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Educating Bangladeshi Schoolkids About the Web
I've written before about our Bangladeshi version of Opera Mini, in which we partnered with Grameenphone which is owned by Telenor and a non-profit sister concern of Grameen Bank - a Nobel Prize-winning Bangladeshi institution that gives microloans to the rural poor (mostly women) to help them out of poverty. (95% of the bank is owned by its borrowers, of whom 97% are women.)
Our Asia-Pacific State of the Mobile Web report shows that the number of Bangladeshi Opera Mini users doubled between July 2011 and July 2012, with the top 10 handsets all Nokia models.
We also co-sponsored the 2011 i-Gen program, an educational program and competition designed to increase Internet awareness and lower the barriers to the Internet for more than 300,000 people across Bangladesh.
Now, this isn't just a feel-good story about showing people in the developing world how to use a browser. This stuff matters. Opera's sole business is making browsers that open up the web world-wide, so that people who don't have access to a $2000 top-of-the-range laptop or the latest smartphone can access it. For many users around the world, a browser is more than a tool to ‘browse the web’. Sometimes it's a school when you can afford none, sometimes it's the only line to an outside world shut off by an oppressive regime.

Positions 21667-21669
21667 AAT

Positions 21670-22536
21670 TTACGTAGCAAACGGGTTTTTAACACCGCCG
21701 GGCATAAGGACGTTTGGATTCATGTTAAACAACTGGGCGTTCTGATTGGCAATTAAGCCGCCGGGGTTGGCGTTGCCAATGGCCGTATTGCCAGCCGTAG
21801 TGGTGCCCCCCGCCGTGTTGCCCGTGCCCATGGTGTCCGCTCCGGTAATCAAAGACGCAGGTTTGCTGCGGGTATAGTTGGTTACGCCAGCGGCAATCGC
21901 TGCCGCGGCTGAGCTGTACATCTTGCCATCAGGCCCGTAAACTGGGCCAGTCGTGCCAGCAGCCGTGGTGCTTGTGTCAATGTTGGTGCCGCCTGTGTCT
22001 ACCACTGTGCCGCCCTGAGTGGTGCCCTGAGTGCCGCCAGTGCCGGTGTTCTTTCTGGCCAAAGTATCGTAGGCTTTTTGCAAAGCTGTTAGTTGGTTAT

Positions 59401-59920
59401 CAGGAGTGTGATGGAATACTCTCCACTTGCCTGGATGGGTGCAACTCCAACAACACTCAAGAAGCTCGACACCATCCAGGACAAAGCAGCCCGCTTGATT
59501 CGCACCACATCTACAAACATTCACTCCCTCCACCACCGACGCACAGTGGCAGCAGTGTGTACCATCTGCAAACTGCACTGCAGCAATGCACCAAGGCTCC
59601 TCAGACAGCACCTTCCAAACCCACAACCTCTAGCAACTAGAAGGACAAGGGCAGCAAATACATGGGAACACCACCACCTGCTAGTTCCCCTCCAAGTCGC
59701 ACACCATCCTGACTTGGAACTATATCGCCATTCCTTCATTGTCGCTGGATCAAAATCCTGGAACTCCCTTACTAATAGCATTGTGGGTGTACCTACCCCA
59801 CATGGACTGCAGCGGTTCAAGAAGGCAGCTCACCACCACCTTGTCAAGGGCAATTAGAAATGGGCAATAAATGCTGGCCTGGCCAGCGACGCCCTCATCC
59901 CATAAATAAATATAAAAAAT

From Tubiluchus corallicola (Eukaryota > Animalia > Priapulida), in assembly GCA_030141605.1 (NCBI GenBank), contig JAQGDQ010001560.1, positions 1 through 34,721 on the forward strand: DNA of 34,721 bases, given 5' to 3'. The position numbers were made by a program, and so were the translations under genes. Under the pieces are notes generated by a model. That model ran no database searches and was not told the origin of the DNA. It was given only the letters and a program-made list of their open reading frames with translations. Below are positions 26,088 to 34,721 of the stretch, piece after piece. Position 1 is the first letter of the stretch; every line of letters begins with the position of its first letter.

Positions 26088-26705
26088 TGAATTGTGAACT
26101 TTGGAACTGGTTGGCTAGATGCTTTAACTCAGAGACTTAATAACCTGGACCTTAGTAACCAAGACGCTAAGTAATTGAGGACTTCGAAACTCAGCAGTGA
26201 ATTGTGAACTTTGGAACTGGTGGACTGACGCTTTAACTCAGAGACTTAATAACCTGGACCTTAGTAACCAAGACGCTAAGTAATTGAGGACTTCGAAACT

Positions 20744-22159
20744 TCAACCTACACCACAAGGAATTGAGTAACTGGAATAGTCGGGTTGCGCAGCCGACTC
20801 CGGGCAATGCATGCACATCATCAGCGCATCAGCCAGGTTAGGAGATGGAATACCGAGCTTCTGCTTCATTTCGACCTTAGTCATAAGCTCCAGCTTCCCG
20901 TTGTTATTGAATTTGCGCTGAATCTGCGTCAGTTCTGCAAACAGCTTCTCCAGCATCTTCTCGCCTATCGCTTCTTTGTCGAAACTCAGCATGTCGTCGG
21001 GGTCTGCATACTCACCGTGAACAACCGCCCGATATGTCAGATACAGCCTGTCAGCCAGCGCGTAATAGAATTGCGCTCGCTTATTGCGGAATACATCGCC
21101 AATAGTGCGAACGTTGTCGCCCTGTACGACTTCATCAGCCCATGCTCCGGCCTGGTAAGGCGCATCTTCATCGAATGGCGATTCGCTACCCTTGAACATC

The Web Index (the World Wide Web Foundation's measure of the web’s use, utility and impact on people and nations), ranked Bangladesh in the bottom 10 countries measured. The full report [PDF] says "low-ranking countries suffer from a vicious cycle of poor infrastructure and high costs of access".
Comparison between Indian states shows that a 10% increase in mobile phone penetration rate leads to a 1.2% increase in GDP [PDF]. Similarly, access to the web increases wealth. A May 2011 report by the McKinsey Global Institute called Internet matters: The Net's sweeping impact on growth, jobs, and prosperity reveals:
- The Internet contributes 3.4 percent to GDP averaged over the 13 countries covered by the report (21% of GDP growth for the most developed countries)
- Most of the economic value created by the Internet falls outside of the technology sector, with 75 percent of the benefits captured by companies in more traditional industries
- The Internet creates 2.6 jobs for each lost to technology-related efficiencies
The web makes a real, quantifiable improvement to people's lives, and that's why Opera exists.
And there is a feelgood aspect to the story: the winner of the Bangladesh i-Gen contest, Chowdhury Sadid Alam, won a scholarship and a laptop from the Bangladeshi government, and a trip to Norway where this week he beat Telenor's EVP of Digital Services, Opera CEO Lars Boilesen, Telenor employees and local students in a battle of speed and agility on the mobile Web. Congratulations!